In politics, that's who the elitists are -- the people who make you think bad thoughts about yourself, the people who might have some reason to think they know better than you.

They're not the billionaires or the social-register types. The person who really makes you feel inferior is the sister or cousin or childhood friend who came from the same trailer park you did, but now she has her masters degree, a nice husband, a house in the suburbs, and beautiful children. She doesn't smoke or drink much and she always looks like a million bucks -- and if that bitch ever starts telling you how to live or what to do or how to raise your kids, you're really going to let her have it. The elitist is the guy whose accent changed after he went to Princeton. He actually understands all this stuff they talk about in the newspapers, to the point that you're afraid to talk to him about any of it, because he might just say, "What do you know? You should just shut up." Or even if he didn't say that, you'd know he was thinking it.

That's how Obama is an elitist, even moreso than Gore or Kerry. He's a smart, well-informed guy who really could look down his nose at you, if he were so inclined. On all sorts of issues, Obama would have every right to say: "You don't know what you're talking about."

You can almost picture him saying it. That bastard. Who does he think he is?


Short Notes
Electric cars. They're energy efficient if they're done right.

DailyKos has a totally cool election-map tool. If you want to try out all the "What if McCain takes Florida and Obama gets Ohio?" scenarios, this is the place to do it.

After swearing up and down that all the problems with Premier (old name: Diebold) voting machines were either non-existent or due to human error, the company finally admits the programming error that's been there all along.

The Onion News Network coaches you on how to pretend you care about the election. And if you're looking for a party that really responds to your concerns, check out the Republicrats.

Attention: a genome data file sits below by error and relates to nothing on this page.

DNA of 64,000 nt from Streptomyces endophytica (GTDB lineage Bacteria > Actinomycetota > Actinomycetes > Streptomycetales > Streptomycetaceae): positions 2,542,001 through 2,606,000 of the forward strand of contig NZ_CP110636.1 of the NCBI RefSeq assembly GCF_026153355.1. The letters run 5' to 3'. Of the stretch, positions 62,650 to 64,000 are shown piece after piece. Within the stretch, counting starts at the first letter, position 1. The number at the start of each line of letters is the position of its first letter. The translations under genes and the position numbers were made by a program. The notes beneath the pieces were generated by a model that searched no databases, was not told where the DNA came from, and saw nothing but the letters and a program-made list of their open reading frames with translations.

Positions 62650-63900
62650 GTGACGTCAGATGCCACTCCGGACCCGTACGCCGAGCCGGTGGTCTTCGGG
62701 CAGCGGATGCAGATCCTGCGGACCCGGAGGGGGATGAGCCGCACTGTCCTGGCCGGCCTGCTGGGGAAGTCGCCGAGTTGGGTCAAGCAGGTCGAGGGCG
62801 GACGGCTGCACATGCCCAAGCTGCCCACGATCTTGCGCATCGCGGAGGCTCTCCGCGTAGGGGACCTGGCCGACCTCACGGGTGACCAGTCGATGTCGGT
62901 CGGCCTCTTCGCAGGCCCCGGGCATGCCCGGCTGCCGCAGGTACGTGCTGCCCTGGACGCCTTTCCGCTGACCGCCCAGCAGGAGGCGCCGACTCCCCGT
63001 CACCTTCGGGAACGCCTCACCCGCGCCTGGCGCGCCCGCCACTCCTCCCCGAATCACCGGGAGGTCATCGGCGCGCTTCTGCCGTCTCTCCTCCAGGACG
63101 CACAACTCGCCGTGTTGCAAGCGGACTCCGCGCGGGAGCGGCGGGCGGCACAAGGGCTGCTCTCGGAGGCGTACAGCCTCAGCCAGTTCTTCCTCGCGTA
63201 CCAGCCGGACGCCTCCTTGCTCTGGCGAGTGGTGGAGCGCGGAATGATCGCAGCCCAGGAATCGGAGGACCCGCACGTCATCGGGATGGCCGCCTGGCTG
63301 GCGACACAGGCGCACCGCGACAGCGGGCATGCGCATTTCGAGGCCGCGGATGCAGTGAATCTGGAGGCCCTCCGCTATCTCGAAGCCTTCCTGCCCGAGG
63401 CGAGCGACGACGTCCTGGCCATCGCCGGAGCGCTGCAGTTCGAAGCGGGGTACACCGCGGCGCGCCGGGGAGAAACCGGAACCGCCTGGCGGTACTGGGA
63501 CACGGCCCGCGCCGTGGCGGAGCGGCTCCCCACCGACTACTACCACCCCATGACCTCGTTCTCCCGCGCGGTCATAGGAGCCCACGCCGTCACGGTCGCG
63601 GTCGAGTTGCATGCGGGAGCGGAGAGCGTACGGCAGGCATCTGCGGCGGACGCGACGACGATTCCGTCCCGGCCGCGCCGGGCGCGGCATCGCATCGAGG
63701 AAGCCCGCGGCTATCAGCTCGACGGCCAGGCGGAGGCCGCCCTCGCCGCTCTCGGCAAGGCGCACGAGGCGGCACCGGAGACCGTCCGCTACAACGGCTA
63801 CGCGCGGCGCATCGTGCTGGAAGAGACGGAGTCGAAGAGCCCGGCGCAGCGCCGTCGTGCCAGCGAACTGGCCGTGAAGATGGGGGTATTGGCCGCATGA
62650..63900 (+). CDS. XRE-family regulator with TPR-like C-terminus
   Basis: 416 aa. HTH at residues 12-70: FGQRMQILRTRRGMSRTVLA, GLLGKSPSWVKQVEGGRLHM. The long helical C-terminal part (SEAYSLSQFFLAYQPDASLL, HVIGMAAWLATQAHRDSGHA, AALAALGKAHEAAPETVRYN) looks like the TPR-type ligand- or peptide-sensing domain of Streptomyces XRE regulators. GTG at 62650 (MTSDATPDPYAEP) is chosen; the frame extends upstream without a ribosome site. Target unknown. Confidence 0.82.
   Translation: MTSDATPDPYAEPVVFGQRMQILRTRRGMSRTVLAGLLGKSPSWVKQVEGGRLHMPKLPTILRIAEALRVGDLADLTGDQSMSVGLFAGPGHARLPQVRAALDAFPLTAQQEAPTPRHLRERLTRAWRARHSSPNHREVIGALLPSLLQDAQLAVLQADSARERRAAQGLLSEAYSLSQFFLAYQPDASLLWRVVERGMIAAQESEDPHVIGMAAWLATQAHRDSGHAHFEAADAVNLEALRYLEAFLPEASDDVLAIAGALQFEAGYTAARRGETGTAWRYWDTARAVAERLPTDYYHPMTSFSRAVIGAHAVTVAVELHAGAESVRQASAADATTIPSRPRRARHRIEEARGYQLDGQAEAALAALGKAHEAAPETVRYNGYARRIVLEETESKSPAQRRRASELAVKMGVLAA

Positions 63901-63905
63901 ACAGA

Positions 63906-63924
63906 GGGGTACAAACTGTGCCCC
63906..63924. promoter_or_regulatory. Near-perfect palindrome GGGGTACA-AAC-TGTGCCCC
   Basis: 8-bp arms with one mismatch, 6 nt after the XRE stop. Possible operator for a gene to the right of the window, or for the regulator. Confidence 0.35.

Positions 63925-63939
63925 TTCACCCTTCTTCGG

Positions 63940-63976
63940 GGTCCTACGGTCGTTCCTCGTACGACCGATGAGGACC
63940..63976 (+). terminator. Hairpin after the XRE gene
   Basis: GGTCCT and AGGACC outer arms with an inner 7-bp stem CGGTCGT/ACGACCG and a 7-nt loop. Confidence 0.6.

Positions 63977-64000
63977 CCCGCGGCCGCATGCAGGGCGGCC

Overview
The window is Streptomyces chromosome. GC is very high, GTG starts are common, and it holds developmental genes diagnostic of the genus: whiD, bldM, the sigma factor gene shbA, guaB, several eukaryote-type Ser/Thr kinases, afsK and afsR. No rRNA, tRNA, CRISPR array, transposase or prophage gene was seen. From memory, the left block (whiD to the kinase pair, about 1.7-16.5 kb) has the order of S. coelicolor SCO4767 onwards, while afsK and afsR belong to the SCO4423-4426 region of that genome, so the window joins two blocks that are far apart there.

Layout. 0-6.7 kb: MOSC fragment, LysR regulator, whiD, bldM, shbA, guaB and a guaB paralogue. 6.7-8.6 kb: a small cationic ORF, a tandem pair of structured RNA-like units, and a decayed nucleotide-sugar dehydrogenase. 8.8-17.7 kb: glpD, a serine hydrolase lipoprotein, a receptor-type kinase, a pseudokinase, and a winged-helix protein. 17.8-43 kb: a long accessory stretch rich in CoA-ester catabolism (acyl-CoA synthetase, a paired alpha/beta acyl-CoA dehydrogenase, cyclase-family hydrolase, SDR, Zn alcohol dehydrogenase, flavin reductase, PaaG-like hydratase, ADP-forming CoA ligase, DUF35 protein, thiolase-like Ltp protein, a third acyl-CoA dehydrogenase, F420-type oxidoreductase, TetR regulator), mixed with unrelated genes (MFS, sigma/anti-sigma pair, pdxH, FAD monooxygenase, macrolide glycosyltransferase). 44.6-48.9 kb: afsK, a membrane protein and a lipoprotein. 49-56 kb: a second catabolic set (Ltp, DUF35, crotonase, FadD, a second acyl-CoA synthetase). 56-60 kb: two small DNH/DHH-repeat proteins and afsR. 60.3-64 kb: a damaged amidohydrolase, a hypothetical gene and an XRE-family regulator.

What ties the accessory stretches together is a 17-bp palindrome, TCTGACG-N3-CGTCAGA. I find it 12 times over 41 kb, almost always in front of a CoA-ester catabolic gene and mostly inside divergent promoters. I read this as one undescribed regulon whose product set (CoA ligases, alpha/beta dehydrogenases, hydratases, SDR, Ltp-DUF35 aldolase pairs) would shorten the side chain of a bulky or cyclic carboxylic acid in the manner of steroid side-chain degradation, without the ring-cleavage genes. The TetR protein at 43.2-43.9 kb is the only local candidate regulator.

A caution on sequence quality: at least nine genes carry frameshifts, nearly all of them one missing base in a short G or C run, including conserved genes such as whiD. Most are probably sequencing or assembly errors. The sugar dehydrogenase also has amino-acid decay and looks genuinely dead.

Hullabaloo's dday reports on the police-state tactics Republicans are using to keep down the protests in Minneapolis. Apparently it takes nine police cars to pull over one school bus of protestors. Glenn Greenwald:
Just review what happened yesterday and today. Homes of college-aid protesters were raided by rifle-wielding police forces. Journalists were forcibly detained at gun point. Lawyers on the scene to represent the detainees were handcuffed. Computers, laptops, journals, diaries, and political pamphlets were seized from people's homes. And all of this occurred against U.S. citizens, without a single act of violence having taken place, and nothing more serious than traffic blockage even alleged by authorities to have been planned.

1 comment:

DavidW in SF said...

Women Hillary's age are bound to see this as yet another case where a powerful man promotes a young, pretty woman over the heads of older women who have paid their dues, like Senators Kay Bailey Hutchison or Susan Collins.

Apropos of this, another funny for your "Short Takes":

John McCain's wandering eyes (Link to YouTube footage from McCain's Palin announcement. And here's the link to the author's page on JedReport.)

All I'm saying is, given all that wandering eye in public and desperate tugging at the mighty weight of his wedding ring, if I were Cindy McCain I'd have the lawyers checking out just how watertight my pre-nup was. That is, if she were observant enough to insist on one.

Of course, this will all be responded to by the McCain camp with the standard "POW POW POW - I can't be held responsible for anything" card.